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I'm just learning about bash and when I saw that bash uses 'echo' I tried to search for the relationship between PHP and bash and it seems like people are building programs were bash script and PHP scripts are mixed together.

Do scripting languages like Javascript and PHP use shell scripts to work? Do PHP and Javascript interpreters in any way dependent on shell scripts?

Is this any different when it comes to compiled code? (I know that the separation of scripting languages and compiled languages are not that clear cut since you can compile Javascript and interpret some of the languages which are normally compiled. So in this part of the question I'm asking whether there is any difference when it comes to compiled code, regardless of language.)

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They don't. The codebase behind the runtime environments and libraries may use shell scripts as glue, but runtimes of languages like JavaScript and PHP don't depend on them. The use of commands like echo and printf are indicators of the languages the creators were influenced by, such as C and shell. This also holds true for compiled languages.

Step back for a moment and wonder if the presence of constructs like if and for and while mean that the execution of shell scripts depend on C or vice versa.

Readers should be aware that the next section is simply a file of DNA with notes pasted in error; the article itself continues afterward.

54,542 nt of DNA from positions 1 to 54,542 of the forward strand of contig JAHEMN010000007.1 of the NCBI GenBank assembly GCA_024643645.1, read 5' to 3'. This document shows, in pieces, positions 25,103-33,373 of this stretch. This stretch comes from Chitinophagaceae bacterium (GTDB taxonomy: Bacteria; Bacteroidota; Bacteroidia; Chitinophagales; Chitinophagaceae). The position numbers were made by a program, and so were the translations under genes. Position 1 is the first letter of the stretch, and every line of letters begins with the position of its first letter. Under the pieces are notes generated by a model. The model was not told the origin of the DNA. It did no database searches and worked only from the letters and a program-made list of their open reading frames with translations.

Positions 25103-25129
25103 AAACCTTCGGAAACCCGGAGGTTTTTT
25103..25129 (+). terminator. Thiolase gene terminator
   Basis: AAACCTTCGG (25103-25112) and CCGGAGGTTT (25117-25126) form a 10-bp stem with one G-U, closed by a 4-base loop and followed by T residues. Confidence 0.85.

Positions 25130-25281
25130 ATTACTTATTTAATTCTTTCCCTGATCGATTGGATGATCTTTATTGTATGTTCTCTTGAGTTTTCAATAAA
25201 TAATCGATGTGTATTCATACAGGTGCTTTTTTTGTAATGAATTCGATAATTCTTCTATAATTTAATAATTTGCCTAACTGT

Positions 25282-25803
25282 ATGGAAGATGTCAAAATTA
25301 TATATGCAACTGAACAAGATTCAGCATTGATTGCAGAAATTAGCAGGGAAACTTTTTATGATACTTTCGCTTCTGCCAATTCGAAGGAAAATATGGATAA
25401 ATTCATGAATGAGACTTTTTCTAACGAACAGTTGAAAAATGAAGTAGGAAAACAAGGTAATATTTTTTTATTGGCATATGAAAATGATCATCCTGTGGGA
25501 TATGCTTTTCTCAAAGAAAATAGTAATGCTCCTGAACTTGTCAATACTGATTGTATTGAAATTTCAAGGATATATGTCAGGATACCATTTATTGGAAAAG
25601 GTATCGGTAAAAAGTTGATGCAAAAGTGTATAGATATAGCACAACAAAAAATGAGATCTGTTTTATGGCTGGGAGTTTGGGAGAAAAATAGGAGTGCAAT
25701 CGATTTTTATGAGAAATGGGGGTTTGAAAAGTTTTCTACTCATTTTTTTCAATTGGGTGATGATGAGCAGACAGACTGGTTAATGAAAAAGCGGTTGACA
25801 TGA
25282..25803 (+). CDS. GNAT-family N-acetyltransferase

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There is no relation at all between "echo" in bash and "echo" in PHP. They just happen to share the same keyword for the same action, they do not depend on each other. Often times the design of some languages influences another languages, and those that design new languages features often took inluence from existing languages. These are why many languages uses $prefix for variables, why some keywords are commonly seen across languages, and why many languages uses curly braces for block separation. While they may copy the syntax or the general design of the feature, they are usually independently implemented.

Do scripting languages like Javascript and PHP use shell scripts to work? Do PHP and Javascript interpreters in any way dependent on shell scripts?

No they don't use shell scripts to work. Both the shell and these languages depends on the operating system's stream writing interface. Say in Linux, if you want to print to stdout, you need to do a write() system call to the kernel by causing a software interrupt with the syscall id for the write() syscall, the pointer to the data that you want to write, and the file number for stdout which is 1. Whether you use the shell, an interpreted language, or a compiled language, they all will have to, call the write() syscall to write to the stdout. Some languages may only allow you to write regular string, others might provide basic formatting features, but all of these will end up with a write() syscall.

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